Five Oklahoma-based artists explore migration, belonging and place in Destination Oklahoma
We’ve all heard the infamous Ralph Waldo Emerson quote, “It’s not the destination; it’s the journey.” But what if it was both, journey and destination? Can we imagine an opportunity in which both exist at the same time? Destination Oklahoma can.
“There are a myriad of experiences and stories held on this land,” says writer, Tulsa Artist Fellow and co-curator Liz Blood. “This show offers a few windows into some of them.”
Featuring five Oklahoma-based artists and nearly a dozen of their works, Destination Oklahoma opens in the Mary LeFlore Oklahoma Gallery on July 14. The exhibition aims to illuminate the distinct cultural backgrounds coexisting across our country and state. Including ceramics, mixed media, paintings, photographs, prints and video, the exhibition engages with questions of cultural hybridity and migration.
“We narrowed our selection of artists to those whose art practice intersects strongly with the theme of the exhibition, reflecting on the patterns of migration that have long shaped life in the state,” says Oklahoma Contemporary’s Associate Curator Pablo Barrera.
Skip Hill’s works incorporate details sourced form art historical canon, tattoo culture, Asian calligraphy, West African sculpture and more. His paintings in Destination Oklahoma reimagine symbolic imagery in relation to the Dust Bowl era. America Meredith’s works approach social and environmental issues, playfully mixing pop culture references with historical illustration of Indigenous subjects.
“Destination Oklahoma is a chance to open the conversation about migration and the complicated definition of what diversity is in Oklahoma,” says artist Đan Lynh Phạm. “My work acts as a visual diary, and I chose pieces that express what home means to me and the complicated sentiments of growing up in an immigrant family as one of few POC in a community dominated by Western culture.”
Through illustrations and contemporary design aesthetic, Phạm’s pieces blend graphic language with Vietnamese folk art traditions, evoking thoughts of connection and disconnection experienced by immigrants of the Vietnamese diaspora in Oklahoma.
“Everyone is invited to consider both the ways migration has shaped the place in which we live as well as their own personal relationship to human movement,” Blood says. “Migration touches us all, whether we have recently moved here, have new-to-us neighbors or have migration in our near or distant past. It touches us all differently.”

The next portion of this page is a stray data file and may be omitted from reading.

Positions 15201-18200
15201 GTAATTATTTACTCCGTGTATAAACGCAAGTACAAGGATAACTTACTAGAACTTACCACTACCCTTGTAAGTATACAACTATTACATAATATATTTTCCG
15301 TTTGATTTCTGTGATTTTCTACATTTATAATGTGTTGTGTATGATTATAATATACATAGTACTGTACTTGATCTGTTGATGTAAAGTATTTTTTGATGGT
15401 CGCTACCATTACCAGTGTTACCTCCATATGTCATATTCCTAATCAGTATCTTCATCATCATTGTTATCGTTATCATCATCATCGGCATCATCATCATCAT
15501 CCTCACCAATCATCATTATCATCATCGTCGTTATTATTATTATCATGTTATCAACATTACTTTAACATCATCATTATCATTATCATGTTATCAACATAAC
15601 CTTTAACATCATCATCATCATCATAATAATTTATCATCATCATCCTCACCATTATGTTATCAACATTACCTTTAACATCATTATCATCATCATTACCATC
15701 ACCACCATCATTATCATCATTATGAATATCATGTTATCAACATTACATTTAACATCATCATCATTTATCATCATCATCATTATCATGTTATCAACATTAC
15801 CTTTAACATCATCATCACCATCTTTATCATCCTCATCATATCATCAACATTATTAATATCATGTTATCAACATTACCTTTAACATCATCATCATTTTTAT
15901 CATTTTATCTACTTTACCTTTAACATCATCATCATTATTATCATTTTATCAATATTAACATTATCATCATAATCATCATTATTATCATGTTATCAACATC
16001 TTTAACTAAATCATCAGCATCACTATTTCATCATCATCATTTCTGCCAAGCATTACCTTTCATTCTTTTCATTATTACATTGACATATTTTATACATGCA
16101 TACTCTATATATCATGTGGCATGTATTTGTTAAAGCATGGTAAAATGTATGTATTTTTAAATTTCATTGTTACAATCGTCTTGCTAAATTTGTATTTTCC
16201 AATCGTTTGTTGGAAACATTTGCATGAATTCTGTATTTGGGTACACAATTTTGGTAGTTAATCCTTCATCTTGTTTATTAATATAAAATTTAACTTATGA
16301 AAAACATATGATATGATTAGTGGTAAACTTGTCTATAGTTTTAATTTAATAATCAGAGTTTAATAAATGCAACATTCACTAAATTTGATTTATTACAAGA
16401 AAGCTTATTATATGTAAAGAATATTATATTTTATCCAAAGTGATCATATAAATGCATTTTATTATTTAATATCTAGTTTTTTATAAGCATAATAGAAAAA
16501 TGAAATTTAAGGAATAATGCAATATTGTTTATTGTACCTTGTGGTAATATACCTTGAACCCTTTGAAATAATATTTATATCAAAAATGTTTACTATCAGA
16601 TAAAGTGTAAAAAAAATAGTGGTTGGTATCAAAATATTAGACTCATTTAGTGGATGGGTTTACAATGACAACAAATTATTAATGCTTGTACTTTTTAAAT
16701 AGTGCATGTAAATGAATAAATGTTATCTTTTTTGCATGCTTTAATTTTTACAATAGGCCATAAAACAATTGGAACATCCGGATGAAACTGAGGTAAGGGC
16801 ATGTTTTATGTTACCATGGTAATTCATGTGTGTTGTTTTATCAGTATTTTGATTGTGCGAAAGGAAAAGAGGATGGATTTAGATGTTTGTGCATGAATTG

Ghazal Ghazi’s works touch on Eurocentric ideologies, "interrogating the narratives of collective memory that underlie systemic power structures."
“For me, there is a conscious decision to not center the white gaze,” Ghazi says. “For some viewers of the work, it may be the first time in their life that they inhabit a space where they are no longer part of the linguistic hegemony. It may be the first time they feel what it's like to be the linguistic ‘Other.’”
Incorporating Persian miniature style with large-scale murals and paintings, Ghazi's select works investigate the limitations of what can be known about a culture through calligraphic Farsi and undefined, seemingly evaporating faces.
Through images exploring intergenerational trauma and histories, September Dawn Bottoms utilizes archival family photos and portraits taken during interviews, producing a collaborative approach toward understanding the relationship between artist and subject.
While the exhibition allows the artists to experience and reflect on how place and home are formed through their works and how interconnection creates culture, it simultaneously presents an opportunity for visitors from all walks of life to see, feel and potentially reimagine what it means to be an Oklahoman.
“As Oklahoma City welcomes refugees from Afghanistan, approaches the one-year anniversary of the First Americans Museum, revitalizes the Clara Luper Civil Rights Center, recognizes the upcoming 50th anniversary of the Paris Peace Accords that directly led to the creation of our cherished Asian District and now sees a record increase of newcomers from other states, this exhibition is a timely opportunity to reflect on how the region’s long-standing patterns of human migration continue to shape our artistic landscape,” Barrera says.
Join us for an opening reception July 14, followed by an informal artist talk with the artists of Destination Oklahoma and co-curator Liz Blood. Moderated by Barrera, audience participation is encouraged as we converse and explore cultural hybridity and other exhibition themes.
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